Ethan Berkowitz and Mara Kimmel
This year Congregation Beth Sholom presents its Shining Lights Award to Mayor Ethan Berkowitz and Dr. Mara Kimmel for their inspired leadership, making our community - and our world - a better place.
Mayor of Anchorage since 2015, Ethan Berkowitz is committed to public safety, a strong economy, and sound energy policy. Leading the city's response to COVID-19, he has made difficult decisions to protect public health. He is grappling with a growing houseless population, seeking solutions with community partners. Under his direction, the city is building a more sustainable Anchorage, including installation of solar panels and improved waste management.
Mara Kimmel's work reflects her belief that our home state is a place we should all feel safe and secure. Her commitment to justice and opportunity for all Alaskans motivates her leadership to promote a welcoming and resilient Anchorage. She was a member of the State of Alaska’s Climate Action Leadership Team, and co-chaired the city's Climate Action Plan. A staunch defender of human rights, Mara also leads the city's human trafficking working group.
Move Forward, Be Bold, Dream Big
Ethan’s political philosophy blends the pragmatic and the aspirational – move forward, be bold, dream big. He views public service as a way to move the community closer to ideals of liberty and justice for all, to extend the American Dream as widely as possible, and to govern based on facts and results.
Berkowitz graduated with honors from Harvard College, majoring in government and economics. His undergraduate thesis led to three stints in the Antarctic, doing everything from shoveling snow to guiding to law enforcement. He went on to earn a master’s degree from Cambridge University’s Scott Polar Research Institute and law degree from Hastings College.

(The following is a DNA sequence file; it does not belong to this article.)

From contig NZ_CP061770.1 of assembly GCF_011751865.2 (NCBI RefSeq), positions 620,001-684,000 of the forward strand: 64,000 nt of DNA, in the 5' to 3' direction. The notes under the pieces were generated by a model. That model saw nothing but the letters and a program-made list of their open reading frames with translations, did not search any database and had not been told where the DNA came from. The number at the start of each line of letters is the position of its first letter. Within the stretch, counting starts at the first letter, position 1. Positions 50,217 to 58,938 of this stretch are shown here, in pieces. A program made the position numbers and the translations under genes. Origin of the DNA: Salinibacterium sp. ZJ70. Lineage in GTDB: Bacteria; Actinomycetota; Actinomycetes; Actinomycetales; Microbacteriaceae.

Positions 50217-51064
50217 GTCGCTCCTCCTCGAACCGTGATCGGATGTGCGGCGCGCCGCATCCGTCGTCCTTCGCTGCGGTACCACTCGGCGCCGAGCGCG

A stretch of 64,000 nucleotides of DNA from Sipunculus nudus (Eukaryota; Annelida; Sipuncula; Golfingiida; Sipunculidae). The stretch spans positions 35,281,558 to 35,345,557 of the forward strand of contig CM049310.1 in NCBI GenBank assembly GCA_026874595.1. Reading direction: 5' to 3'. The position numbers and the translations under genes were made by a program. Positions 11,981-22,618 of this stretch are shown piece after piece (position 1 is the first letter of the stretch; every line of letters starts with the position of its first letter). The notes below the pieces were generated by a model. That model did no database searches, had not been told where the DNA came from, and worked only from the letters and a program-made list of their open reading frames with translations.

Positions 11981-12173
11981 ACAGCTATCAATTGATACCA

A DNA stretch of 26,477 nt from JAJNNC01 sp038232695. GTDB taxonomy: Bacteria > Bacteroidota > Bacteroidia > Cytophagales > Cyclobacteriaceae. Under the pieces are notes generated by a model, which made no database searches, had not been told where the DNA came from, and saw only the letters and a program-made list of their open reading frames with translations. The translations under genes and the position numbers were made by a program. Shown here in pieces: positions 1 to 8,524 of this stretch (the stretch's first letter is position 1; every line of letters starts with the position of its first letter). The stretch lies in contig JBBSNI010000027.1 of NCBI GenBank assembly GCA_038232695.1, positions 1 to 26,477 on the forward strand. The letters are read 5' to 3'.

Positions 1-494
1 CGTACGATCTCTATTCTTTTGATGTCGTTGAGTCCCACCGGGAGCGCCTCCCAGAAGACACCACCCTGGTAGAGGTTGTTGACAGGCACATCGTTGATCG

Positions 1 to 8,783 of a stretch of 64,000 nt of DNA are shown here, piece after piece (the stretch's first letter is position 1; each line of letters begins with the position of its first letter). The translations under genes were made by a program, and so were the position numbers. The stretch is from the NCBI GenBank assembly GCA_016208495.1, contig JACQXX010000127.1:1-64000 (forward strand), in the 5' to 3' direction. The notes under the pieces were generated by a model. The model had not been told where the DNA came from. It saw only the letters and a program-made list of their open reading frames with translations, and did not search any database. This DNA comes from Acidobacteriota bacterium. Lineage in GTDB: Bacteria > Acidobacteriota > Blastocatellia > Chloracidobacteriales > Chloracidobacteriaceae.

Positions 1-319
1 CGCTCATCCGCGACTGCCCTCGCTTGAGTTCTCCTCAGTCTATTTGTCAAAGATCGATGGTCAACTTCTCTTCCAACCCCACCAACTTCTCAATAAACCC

In 1990, Ethan moved to Alaska to serve as a law clerk with the state Court of Appeals. He then became a state prosecutor in the Anchorage District Attorney’s Office.
Berkowitz was elected to the state legislature in 1996, serving for 10 years in the Alaska House of Representatives. He was named minority leader after his first term, with a reputation for building bipartisan coalitions and taking a strong stance on ethics in government. A champion for fiscal responsibility, energy resources and public safety, he earned national recognition for his service to Alaska.
In the private sector, Berkowitz pursued his vision for Alaska's future, focussing on projects to develop renewable energy and fiber-optic infrastructure. He and Mara are also proud partners in a string of Anchorage restaurants.
Advocating, Educating & Standing up for Justice
Mara Kimmel lives by her creed of “stand up, don’t stand by.” Her leadership – as an advocate, educator and organizer – has inspired numerous Alaskans to stand up for human rights, justice and equity.
Mara came to Alaska while a college student, looking for summer adventure. During her summer travels, Mara found herself stranded on a tributary of the Yukon River after having lost her canoe to a log jam. Food dwindling, Mara watched with envy as a family of local moose effortlessly navigated the terrain that had stopped her in her tracks. Eventually, a family of humans paddled down the creek, stopping for the night and taking Mara back into civilization. The lessons were clear – never wander into the wilderness without telling people where you are going, don’t bring books like the Gulag Archipelago on backcountry trips, and respect the moose.
After spending a year in Fairbanks, Mara returned to the University of California-Berkeley to complete her bachelor’s degree in political science so she could come back to Alaska as soon as possible. She moved into a series of dry cabins, living without running water or electricity. Mara earned a masters’ degree in natural resource management from the University of Alaska Fairbanks. During and after her degree, Mara worked with Indigenous communities to protect land and subsistence rights. Her experiences inspired her to go to law school, and she returned to Alaska in 1996 with a degree from the University of Minnesota.
As an immigration lawyer, Mara pursued her passion for public policy, human rights, and social justice. She advocated for victims of human trafficking, domestic violence and political persecution, representing clients from all over the world. In 2005, Mara co-founded the Alaska Immigration Justice Project (now the Alaska Institute of Justice), a non-profit that provides legal and language services to immigrants and addresses human rights issues in Alaska.
Mara works with the Alaska Court System to promote access to justice, and with the Anchorage Museum on northern scholarship and research. Focussing her talents on equity issues, Mara also serves on the board of directors for the Alaska Institute of Justice, Welcoming America and the Anti-Defamation League–Pacific Northwest.